Education

A brief history of​ how black children internalize racism in the classroom

shutterstock_388646113.jpg

By Nehemiah D. Frank 

As a middle school teacher and founder of a fast-growing, publishing company, I often have very little time for personal reading. However, during the summer months and various breaks throughout the school year, I make perusal my mission. So, this winter break, I delved into The Classic Slave Narratives.

In reading, I came across the most outlandish passage which causes one to remember the importance of having a black teacher in the classroom.

“I had often observed, that when her mother washed her face it looked very rosy; but when she washed mine it did not look so; I therefore tried oftentimes myself if I could not by washing make my face of the same color as my little play-mate(Mary), but it was all in vain; and I now began to be mortified at the difference in our complexions. (Equiano, 1794, p.64)

The excerpt above: The Life of Olaudah Equiano, edited by Harvard Professor Henry Louis Gates, Jr.

Equiano may have felt ashamed of his — kissed by our skillful and rather thoughtful Creator, with love — ebony skin, but beyond the surface of his shattered feelings, the passage discloses the psychological detriments occurring to his young and vulnerable, Black mind.

Little did his self-described benevolent and virtuous master’s mistress, who acted impart as a pedagogical influence, could have ever imaged the implementation on how white superiority was internalizing beneath the surface, in Olaudah.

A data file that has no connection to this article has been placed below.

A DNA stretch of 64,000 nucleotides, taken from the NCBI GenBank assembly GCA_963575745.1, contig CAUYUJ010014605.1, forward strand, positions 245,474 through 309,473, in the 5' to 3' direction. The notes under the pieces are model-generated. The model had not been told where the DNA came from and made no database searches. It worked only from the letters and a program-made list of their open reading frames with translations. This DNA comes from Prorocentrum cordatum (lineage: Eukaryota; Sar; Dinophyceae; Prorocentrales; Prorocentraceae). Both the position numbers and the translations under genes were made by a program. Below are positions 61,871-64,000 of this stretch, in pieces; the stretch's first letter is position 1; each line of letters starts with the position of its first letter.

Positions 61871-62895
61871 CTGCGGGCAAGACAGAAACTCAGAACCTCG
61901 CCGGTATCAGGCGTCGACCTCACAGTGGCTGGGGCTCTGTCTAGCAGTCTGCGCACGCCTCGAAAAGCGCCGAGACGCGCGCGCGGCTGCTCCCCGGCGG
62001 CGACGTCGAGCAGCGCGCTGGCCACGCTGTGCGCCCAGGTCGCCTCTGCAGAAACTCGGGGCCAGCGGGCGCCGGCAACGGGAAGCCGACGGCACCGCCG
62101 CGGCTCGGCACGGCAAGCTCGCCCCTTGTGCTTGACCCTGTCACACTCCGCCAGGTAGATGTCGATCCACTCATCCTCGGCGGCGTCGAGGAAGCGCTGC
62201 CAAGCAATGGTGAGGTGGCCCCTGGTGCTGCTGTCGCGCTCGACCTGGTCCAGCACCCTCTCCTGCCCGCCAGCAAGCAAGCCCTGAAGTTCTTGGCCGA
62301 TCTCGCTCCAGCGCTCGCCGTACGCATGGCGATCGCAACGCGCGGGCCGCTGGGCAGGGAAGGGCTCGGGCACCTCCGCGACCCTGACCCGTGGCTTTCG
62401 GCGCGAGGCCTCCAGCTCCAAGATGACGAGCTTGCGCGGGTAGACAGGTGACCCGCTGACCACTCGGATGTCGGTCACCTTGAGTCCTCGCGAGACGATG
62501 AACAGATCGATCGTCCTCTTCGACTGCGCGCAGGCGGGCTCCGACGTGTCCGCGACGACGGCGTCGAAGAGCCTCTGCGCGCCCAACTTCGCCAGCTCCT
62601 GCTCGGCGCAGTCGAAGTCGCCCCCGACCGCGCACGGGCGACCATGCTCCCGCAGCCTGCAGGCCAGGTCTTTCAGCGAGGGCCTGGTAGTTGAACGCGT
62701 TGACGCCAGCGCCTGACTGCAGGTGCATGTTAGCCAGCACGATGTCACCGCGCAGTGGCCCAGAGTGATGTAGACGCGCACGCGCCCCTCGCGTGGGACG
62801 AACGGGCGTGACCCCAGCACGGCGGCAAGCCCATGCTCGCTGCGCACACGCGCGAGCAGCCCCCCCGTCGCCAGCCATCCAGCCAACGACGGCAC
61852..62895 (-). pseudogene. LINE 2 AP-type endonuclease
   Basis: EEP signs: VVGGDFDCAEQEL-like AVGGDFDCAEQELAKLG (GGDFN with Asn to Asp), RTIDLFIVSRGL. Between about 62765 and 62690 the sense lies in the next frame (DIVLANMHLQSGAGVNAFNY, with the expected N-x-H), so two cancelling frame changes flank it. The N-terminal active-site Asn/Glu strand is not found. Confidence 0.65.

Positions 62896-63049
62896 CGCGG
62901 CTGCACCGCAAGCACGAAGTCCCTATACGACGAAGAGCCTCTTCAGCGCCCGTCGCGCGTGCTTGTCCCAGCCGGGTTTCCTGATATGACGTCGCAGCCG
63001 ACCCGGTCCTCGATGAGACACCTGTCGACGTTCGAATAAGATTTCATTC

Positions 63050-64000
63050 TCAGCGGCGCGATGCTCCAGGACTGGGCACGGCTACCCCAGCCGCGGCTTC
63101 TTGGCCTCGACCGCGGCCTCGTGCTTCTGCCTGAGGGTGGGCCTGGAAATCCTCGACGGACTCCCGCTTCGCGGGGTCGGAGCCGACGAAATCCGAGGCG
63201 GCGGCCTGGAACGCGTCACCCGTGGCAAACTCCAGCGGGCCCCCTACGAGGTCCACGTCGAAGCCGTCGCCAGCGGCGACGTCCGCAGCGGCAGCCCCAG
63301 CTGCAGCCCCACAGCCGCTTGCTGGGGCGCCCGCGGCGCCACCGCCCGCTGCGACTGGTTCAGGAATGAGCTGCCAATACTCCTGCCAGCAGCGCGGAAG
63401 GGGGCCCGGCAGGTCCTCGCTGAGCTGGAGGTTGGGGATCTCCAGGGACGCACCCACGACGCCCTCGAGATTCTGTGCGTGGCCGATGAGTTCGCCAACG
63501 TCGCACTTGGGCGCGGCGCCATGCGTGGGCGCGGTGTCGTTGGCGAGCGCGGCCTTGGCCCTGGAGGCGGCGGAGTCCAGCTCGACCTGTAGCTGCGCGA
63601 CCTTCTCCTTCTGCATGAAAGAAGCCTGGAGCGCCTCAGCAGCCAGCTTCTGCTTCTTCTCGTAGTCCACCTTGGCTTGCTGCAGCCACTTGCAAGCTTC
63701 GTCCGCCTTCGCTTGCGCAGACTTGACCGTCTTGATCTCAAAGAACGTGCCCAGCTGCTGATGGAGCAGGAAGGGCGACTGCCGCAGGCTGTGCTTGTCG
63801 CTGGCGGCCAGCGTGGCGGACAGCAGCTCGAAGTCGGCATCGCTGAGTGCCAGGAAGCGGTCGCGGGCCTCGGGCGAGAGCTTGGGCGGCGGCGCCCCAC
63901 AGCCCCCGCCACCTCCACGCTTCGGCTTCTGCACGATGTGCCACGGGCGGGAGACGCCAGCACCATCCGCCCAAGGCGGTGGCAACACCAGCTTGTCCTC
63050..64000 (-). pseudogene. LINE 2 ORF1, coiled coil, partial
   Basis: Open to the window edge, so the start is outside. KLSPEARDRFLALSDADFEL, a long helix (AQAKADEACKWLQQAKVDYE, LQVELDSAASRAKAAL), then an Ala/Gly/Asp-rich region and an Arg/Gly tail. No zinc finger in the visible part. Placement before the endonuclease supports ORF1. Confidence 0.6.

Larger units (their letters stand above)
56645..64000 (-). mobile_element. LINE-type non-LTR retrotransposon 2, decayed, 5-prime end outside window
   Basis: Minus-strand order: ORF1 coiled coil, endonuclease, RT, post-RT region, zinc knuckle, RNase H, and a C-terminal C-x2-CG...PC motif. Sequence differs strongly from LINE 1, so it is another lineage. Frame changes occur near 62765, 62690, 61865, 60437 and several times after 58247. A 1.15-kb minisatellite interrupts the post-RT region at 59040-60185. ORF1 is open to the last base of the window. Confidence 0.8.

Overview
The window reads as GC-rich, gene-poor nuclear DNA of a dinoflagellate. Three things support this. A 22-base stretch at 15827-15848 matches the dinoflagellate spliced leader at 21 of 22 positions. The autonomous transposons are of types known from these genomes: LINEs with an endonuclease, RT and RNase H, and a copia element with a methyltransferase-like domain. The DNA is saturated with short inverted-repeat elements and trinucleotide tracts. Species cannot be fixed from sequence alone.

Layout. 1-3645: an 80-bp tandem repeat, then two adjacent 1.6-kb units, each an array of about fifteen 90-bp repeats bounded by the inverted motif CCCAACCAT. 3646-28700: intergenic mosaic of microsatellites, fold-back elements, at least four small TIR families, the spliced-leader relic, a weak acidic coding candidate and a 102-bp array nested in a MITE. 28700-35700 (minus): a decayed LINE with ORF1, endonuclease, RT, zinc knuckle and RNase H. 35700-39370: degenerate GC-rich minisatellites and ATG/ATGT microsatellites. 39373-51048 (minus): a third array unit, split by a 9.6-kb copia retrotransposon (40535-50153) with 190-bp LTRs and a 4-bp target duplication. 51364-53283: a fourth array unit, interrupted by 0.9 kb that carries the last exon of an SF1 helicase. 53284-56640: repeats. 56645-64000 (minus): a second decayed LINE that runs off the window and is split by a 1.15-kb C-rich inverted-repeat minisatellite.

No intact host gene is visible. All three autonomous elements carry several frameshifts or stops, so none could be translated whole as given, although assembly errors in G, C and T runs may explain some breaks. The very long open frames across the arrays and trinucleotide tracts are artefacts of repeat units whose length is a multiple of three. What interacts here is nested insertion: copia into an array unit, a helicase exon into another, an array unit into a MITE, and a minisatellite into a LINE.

Group of Elementary Pupils In Classroom With Teacher

“This woman behaved to me with great kindness and attention; and taught me every thing in the same manner as she did her own child, and indeed in every respect treated me as such. (Equiano, 1794, p.64)

One can easily smile, thinking: At least, Olaudah had it easier than the harsh treatment the majority of black slaves received during that wicked and horrible era. Yet! Under the surface in the tiniest confinements of his mind, the damage uncoiling itself like a venomous serpent.

In the end, Olaudah considered himself unworthy, even of life itself; because although he would become a learned man, he would never come to understand the feeling of self-actualization of whiteness.

Reading slave narratives bring-about excellent insight on the internalization of white superiority and the psychological detriments it may bring to some black children. Hence, diversity is vital in preventing the pathologies of internalized racism from infiltrating classrooms.

The recommendation is clear. By hiring more Black teachers and diversifying school curriculum in the areas of Social Science, History, and English literature we can literally-carve and rid racism out of America’s schools, and help protect and prevent Black children from the internalization of racism.


20507737_10208835206550886_2670263807103671918_oNehemiah D. Frank is the Founder & Editor in Chief of the Black Wall St. Times. Frank is also the Co-Executive Producer of the “Dominic Durant Sports Show.” Frank graduated from Harold Washington College in Chicago, IL in General Studies, and earned a 2nd degree in Political Science from Oklahoma State University. He is highly involved in community activism, a middle school teacher at Sankofa School of the Performing Arts, a blogger for Education Post, and dedicates most of his time to empowering and uplifting his community. Frank is a 2017 Terence Crutcher Foundation Honoree and has been featured on NBC, Blavity, and Tulsa People.

1 reply »